--state ESTABLISHED,RELATED on INPUT does. ie, in their wording, if you have
such rule in INPUT chain (you do, right?) you can proudly say your machine
if fully 'Stealthy(TM)' Wink

  different way? What does one have to gain by propogating this
  "marketing babble"?

hype behind fw sw market. Just marketing, in other words.

For some tech about 'stealth' mode, 'man nmap' - check for -sS -sF -sX
-sN -sI; also check README and man page for hping2 or hping3 for some other
insights. Good reading.
2007-10-29 07:40 GMT   |   #7
 
Hello,

  No other source address than 127.0.0.1/8 is supposed to appear at the
  loopback interface.

Wrong. Any local address, including the whole range 127.0.0.0/8 and all
addresses and aliases configured on local network interfaces may appear
in traffic involving the loopback interface. Besides, what's the use of
address-based filtering on the loopback interface ?

  Repeating myself: "stealth" is braindead marketing babble invented by
  people who failed to understand TCP/IP for people who fail to understand
  TCP/IP.

Anyway, "stealth" means that your box does not reply to any solicitation
from the outside, not that it only drops some ICMP types.

  Your host doesn't magically become "invisible" just because it
  drops packets.

Agreed.


I used to accept source-quench, but not any more after reading that some
DoS attacks were based on it, and I'm not so sure it's really useful. I
acknowledge that destination-unreachable can be abused too, but this one
is really necessary.

  Why are you ACCEPTing NTP packets based on the source port?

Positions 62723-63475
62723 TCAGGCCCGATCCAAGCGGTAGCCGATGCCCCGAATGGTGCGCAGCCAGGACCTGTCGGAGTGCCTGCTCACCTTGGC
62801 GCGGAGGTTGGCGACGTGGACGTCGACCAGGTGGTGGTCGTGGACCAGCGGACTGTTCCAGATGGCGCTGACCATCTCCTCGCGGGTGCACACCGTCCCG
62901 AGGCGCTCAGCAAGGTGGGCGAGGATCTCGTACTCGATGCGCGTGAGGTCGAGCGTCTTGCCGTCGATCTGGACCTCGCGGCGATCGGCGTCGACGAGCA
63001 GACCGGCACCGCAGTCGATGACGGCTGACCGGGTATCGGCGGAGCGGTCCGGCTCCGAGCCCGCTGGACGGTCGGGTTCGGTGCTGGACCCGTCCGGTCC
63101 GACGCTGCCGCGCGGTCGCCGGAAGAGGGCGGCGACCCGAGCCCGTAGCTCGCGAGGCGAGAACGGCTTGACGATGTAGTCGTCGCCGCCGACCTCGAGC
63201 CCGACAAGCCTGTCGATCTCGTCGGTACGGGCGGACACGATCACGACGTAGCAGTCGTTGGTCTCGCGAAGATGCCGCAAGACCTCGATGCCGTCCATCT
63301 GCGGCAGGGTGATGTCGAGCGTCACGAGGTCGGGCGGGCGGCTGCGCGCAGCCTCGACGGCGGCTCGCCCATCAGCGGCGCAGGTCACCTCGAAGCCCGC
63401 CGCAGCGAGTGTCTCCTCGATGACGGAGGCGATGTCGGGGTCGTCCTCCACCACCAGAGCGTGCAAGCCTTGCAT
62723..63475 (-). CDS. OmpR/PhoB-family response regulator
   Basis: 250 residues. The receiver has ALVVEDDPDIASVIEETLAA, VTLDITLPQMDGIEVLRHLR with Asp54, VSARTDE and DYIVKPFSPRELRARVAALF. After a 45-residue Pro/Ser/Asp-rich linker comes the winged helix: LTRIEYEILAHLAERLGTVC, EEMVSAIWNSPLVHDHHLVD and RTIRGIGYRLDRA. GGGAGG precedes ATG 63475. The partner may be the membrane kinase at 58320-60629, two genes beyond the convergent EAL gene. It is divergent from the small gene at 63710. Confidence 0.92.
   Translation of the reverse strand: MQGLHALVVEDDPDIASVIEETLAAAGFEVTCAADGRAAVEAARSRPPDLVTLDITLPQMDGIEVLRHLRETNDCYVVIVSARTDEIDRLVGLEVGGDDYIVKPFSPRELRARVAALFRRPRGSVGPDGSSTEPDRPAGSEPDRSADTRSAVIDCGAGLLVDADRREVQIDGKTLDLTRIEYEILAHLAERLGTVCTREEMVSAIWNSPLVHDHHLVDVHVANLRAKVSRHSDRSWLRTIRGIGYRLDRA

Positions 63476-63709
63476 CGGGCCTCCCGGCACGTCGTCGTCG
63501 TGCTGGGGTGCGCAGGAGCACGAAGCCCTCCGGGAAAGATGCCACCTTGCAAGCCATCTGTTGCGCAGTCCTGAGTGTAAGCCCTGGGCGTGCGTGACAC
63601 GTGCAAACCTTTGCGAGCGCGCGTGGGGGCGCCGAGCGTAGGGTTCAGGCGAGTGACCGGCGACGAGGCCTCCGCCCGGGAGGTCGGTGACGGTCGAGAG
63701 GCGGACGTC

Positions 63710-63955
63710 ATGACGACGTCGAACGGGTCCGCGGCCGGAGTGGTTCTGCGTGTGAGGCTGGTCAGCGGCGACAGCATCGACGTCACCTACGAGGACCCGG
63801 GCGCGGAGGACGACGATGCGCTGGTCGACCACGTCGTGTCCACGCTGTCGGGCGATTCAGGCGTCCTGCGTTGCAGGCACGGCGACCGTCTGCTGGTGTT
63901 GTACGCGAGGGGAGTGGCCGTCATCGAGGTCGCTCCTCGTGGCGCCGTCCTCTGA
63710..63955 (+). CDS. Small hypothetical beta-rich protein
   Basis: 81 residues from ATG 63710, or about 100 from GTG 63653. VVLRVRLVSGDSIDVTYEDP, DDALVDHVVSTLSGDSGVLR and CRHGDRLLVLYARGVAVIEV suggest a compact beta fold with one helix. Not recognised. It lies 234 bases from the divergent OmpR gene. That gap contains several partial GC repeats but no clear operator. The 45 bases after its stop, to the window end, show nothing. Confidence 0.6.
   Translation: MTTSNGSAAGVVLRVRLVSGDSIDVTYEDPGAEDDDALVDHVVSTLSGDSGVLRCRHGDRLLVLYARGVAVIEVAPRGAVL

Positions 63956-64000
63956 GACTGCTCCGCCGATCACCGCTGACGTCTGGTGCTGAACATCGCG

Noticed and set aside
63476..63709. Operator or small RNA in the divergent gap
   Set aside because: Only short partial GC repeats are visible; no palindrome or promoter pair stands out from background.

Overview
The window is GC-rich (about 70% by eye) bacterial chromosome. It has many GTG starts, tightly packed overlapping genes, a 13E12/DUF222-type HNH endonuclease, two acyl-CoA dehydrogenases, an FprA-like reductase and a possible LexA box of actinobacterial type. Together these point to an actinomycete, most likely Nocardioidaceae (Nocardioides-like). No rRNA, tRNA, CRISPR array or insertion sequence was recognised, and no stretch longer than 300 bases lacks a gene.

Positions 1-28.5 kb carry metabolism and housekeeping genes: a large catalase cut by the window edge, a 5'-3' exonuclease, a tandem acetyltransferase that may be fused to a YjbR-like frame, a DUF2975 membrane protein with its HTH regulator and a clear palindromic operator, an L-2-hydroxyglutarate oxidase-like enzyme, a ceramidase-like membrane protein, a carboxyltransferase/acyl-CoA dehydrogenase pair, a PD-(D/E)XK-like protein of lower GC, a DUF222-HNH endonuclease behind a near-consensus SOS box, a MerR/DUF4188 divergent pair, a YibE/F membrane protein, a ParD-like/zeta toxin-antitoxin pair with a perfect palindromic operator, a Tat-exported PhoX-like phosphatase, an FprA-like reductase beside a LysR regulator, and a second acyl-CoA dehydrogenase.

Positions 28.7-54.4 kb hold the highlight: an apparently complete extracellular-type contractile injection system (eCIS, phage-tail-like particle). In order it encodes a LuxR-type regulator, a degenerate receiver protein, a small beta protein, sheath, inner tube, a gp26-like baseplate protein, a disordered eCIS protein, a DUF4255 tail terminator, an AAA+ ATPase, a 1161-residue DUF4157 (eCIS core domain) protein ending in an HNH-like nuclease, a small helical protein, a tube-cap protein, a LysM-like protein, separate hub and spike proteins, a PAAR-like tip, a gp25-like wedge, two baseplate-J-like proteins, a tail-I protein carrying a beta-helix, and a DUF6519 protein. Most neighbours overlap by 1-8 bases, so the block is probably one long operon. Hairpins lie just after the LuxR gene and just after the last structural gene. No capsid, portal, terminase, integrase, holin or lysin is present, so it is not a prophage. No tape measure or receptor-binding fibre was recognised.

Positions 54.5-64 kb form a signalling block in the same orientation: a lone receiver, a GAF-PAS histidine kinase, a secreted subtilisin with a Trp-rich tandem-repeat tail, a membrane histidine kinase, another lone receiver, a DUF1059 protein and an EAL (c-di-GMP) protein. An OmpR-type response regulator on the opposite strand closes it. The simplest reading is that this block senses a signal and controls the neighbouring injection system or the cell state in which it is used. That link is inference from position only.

Besides, I'm not sure that NTP uses TCP transport. Conversely HTTP(S)
and SMTP(S) don't use UDP transport.

I globally agree with the other comments and suggestions.
2007-10-29 07:40 GMT   |   #8
 
Besides, I'm not sure that NTP uses TCP transport.

NTP uses only port 123/UDP for time service.

Port 123/TCP is currently unused.

  Wrong. Any local address, including the whole range 127.0.0.0/8 and all
  addresses and aliases configured on local network interfaces may appear
  in traffic involving the loopback interface. Besides, what's the use of
  address-based filtering on the loopback interface ?

Ah, of course you're right. My bad. Make that:

-A INPUT -i lo -j ACCEPT
-A OUTPUT -o lo -j ACCEPT

  I used to accept source-quench, but not any more after reading that
  some DoS attacks were based on it, and I'm not so sure it's really
  useful.

Quoting from RFC 792:

| A gateway may discard internet datagrams if it does not have the
| buffer space needed to queue the datagrams for output to the next
| network on the route to the destination network. If a gateway
| discards a datagram, it may send a source quench message to the
| internet source host of the datagram. A destination host may also
| send a source quench message if datagrams arrive too fast to be
| processed. The source quench message is a request to the host to cut
| back the rate at which it is sending traffic to the internet
| destination. The gateway may send a source quench message for every
| message that it discards. On receipt of a source quench message, the
| source host should cut back the rate at which it is sending traffic to
| the specified destination until it no longer receives source quench
| messages from the gateway. The source host can then gradually
| increase the rate at which it sends traffic to the destination until
| it again receives source quench messages.
|
| The gateway or host may send the source quench message when it
| approaches its capacity limit rather than waiting until the capacity
| is exceeded. This means that the data datagram which triggered the
| source quench message may be delivered.

Long story short: source-quench messages allow two hosts to negotiate
transmission parameters when for some reason the connection turns out to
be sub-optimal.

I too heard that source-quench may be used in DoS attacks, though I'm
not aware of any, but since the above rules allow this message type only
when it's related to already established connections I believe it should
be okay. Someone correct me if I'm wrong here.